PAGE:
Startup series

UNDERSTANDING CASH-FLOW FOR STARTUPS

The initial years of running a start-up are a challenging time for any founder. There’s the excitement of creating your business idea and getting it up and running. But the importance of a rock-solid financial foundations cannot be over-emphasized.

No matter why you’ve decided to start a business, there will always be one goal that you’ll share with every other business owner; to generate income.

The problem, however, is that income alone doesn’t really do much to demonstrate success. Instead, it can sometimes be more beneficial to look at cash flow, both in and out, as a whole.

WHAT IS CASH FLOW?

Cash flow measures how much money is moving into and out of your business during a specific period of time.

Businesses bring in money through sales, returns on investments, and from loans and investments – cash flowing in. Businesses also spend money on supplies and services, as well as utilities, taxes, loan payments and so on— cash flowing out.

Cash flow is measured by comparing how much money flows into a business during a certain period of time compared to how much money flows out of that business during that same period. That is,

Cash received – Cash spent = Net cash flow.

If your net cash flow number is positive, your business is cash flow positive and accumulating cash.

If your net cash flow number is negative, your business is cash flow negative and you are ending the month with less cash than you started with.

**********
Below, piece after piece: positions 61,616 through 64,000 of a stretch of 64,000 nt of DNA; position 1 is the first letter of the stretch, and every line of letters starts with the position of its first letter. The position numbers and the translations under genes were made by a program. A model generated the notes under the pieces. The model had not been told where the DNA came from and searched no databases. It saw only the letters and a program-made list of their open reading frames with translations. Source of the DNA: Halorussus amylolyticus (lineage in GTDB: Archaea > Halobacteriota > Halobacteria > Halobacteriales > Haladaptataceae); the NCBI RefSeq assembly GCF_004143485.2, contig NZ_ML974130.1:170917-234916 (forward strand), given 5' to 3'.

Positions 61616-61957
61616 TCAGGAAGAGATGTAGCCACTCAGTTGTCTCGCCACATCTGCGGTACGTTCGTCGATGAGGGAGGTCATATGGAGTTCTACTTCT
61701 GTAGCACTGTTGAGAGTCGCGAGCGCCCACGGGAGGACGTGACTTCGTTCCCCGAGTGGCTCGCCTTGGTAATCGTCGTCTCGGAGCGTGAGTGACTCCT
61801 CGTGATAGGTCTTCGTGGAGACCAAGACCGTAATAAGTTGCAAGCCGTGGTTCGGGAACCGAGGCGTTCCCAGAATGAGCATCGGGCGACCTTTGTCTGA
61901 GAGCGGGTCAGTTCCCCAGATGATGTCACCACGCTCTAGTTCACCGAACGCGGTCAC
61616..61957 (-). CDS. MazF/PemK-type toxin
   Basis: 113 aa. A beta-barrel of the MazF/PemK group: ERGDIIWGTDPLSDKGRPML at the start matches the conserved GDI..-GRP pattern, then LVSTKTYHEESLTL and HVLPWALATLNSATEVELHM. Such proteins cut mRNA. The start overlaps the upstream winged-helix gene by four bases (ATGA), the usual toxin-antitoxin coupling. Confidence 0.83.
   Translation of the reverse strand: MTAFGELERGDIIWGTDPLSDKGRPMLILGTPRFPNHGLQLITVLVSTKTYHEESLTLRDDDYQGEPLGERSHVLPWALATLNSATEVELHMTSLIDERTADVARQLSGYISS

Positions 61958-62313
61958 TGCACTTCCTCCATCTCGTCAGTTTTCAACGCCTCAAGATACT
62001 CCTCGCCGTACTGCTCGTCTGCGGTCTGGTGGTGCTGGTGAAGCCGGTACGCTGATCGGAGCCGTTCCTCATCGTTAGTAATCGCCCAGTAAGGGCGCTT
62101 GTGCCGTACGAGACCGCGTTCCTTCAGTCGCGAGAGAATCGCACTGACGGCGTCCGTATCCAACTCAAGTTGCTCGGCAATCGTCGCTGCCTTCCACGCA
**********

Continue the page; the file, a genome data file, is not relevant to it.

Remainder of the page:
How to Create a Cash Flow Statement

The cash flow statement is divided into three sections:
1. Operating Activities—this records the movement of cash from business activities, like sales and purchases of goods/services.
2. Investing Activities—all transactions regarding sale/purchase of long-term assets are usually what make up this section.
3. Financing Activities—this section can cover anything from transactions with creditors, investments in stocks etc

A cash flow statement combines these three sections into a simple form that suggests the company’s overall balance.

The accuracy of your cash flow statement depends upon your astute bookkeeping.

As your startup becomes profitable and grows, it is at a risk of cash flow problems and can find itself facing insolvency when it’s on the way to success.

So what are the steps to protect your business from a cash flow crisis?

1. Prepare detailed cash flow projections, not just budgets – while your budget might tell you that you can expect to make a profit, your cash flow projection should be able to tell you if you have cash in hand to meet a particular direct debit

2. Aim to maintain a cash cushion – If your cash flow suggests that there is a crisis looming, you should take steps immediately. If you need to borrow to have a cash cushion on hand, then do so. Paying unnecessary interest is preferable to going out of business

3. Try to get paid faster – overdue invoices are the biggest danger to any company, so you should take every possible step to deal with delinquent payers.

4. Pay suppliers later – paying your own bills later can give you a huge amount of breathing space, consider renegotiating new terms

5. Control your expenses – Reducing your expenses is another very effective way of boosting your cash flow. consider lower rents, lower utility bills, reduce redundancy and so on.

As a startup, it’s tempting to get caught up in income alone. After all, income is a good indicator of your reach. Income isn’t always a good way to analyse when it comes to looking at financial success and outlook. Cash flow can be much more valuable.

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